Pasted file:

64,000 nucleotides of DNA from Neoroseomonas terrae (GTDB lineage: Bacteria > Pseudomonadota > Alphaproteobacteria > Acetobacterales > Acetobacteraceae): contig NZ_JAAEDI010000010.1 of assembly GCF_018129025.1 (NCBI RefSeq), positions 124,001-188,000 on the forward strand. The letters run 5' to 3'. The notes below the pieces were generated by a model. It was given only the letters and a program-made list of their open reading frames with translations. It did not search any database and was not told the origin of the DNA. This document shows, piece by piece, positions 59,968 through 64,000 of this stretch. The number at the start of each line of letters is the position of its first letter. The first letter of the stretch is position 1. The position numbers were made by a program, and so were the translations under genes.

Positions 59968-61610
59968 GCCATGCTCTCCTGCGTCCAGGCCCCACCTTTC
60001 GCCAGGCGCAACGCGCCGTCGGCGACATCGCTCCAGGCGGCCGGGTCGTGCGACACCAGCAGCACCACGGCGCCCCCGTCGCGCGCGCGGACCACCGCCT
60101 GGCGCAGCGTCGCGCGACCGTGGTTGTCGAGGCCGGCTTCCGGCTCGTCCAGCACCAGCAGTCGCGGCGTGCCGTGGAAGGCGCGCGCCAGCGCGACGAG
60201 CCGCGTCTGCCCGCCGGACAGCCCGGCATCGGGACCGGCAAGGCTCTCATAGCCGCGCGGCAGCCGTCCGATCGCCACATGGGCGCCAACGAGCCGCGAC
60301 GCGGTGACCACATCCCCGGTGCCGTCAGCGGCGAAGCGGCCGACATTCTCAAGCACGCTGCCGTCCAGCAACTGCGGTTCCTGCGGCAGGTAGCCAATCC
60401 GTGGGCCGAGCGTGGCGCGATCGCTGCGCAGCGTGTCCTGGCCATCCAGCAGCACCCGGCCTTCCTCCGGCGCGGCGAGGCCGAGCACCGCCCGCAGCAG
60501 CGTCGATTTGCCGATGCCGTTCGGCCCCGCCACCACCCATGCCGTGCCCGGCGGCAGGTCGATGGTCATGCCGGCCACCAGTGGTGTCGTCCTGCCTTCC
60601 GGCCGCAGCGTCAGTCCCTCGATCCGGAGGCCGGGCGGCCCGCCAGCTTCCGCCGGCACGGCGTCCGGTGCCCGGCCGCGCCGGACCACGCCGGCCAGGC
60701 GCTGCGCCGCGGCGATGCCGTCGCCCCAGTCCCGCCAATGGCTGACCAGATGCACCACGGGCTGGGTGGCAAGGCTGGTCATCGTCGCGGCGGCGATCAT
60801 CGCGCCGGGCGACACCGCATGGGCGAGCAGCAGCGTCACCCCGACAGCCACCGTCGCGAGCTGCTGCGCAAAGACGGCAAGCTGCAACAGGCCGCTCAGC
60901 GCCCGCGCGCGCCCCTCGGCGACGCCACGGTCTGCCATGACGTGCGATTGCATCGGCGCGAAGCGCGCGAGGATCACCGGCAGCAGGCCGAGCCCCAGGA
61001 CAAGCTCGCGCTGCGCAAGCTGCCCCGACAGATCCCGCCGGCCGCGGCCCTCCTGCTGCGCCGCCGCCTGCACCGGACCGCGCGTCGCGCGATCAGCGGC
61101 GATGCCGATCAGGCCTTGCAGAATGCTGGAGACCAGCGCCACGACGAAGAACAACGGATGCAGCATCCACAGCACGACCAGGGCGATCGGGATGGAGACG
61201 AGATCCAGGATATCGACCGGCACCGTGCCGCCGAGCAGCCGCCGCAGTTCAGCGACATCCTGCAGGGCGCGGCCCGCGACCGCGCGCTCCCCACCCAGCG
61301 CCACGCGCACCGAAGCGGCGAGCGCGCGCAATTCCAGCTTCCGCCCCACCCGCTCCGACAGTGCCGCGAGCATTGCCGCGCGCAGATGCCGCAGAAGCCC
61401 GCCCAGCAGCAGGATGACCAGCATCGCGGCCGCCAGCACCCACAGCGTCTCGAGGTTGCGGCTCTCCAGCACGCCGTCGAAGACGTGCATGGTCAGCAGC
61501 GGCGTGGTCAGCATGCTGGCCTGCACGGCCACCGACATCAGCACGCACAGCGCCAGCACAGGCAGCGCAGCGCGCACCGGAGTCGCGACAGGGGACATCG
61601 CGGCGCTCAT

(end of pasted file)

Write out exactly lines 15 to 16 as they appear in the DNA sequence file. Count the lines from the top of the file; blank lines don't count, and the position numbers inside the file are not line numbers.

61101 GATGCCGATCAGGCCTTGCAGAATGCTGGAGACCAGCGCCACGACGAAGAACAACGGATGCAGCATCCACAGCACGACCAGGGCGATCGGGATGGAGACG
61201 AGATCCAGGATATCGACCGGCACCGTGCCGCCGAGCAGCCGCCGCAGTTCAGCGACATCCTGCAGGGCGCGGCCCGCGACCGCGCGCTCCCCACCCAGCG